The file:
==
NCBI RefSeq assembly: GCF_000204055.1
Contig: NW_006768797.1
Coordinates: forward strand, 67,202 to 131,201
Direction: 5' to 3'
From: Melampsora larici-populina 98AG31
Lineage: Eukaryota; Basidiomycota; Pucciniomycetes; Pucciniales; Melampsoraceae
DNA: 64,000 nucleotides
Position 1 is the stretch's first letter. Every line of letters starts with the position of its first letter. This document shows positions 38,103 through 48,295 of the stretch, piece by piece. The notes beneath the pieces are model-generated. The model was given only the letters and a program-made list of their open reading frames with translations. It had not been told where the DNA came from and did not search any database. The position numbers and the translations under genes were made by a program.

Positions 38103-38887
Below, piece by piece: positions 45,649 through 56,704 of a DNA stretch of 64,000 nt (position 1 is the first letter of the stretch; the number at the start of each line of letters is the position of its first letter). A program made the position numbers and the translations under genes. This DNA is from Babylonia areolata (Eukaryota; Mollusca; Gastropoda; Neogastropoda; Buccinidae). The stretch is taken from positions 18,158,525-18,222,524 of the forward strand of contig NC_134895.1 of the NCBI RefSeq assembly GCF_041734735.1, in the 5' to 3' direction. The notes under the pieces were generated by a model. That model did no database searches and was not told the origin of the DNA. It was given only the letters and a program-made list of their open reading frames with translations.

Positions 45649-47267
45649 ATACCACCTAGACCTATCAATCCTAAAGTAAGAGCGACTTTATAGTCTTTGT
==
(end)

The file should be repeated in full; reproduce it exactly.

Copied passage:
NCBI RefSeq assembly: GCF_000204055.1
Contig: NW_006768797.1
Coordinates: forward strand, 67,202 to 131,201
Direction: 5' to 3'
From: Melampsora larici-populina 98AG31
Lineage: Eukaryota; Basidiomycota; Pucciniomycetes; Pucciniales; Melampsoraceae
DNA: 64,000 nucleotides
Position 1 is the stretch's first letter. Every line of letters starts with the position of its first letter. This document shows positions 38,103 through 48,295 of the stretch, piece by piece. The notes beneath the pieces are model-generated. The model was given only the letters and a program-made list of their open reading frames with translations. It had not been told where the DNA came from and did not search any database. The position numbers and the translations under genes were made by a program.

Positions 38103-38887
Below, piece by piece: positions 45,649 through 56,704 of a DNA stretch of 64,000 nt (position 1 is the first letter of the stretch; the number at the start of each line of letters is the position of its first letter). A program made the position numbers and the translations under genes. This DNA is from Babylonia areolata (Eukaryota; Mollusca; Gastropoda; Neogastropoda; Buccinidae). The stretch is taken from positions 18,158,525-18,222,524 of the forward strand of contig NC_134895.1 of the NCBI RefSeq assembly GCF_041734735.1, in the 5' to 3' direction. The notes under the pieces were generated by a model. That model did no database searches and was not told the origin of the DNA. It was given only the letters and a program-made list of their open reading frames with translations.

Positions 45649-47267
45649 ATACCACCTAGACCTATCAATCCTAAAGTAAGAGCGACTTTATAGTCTTTGT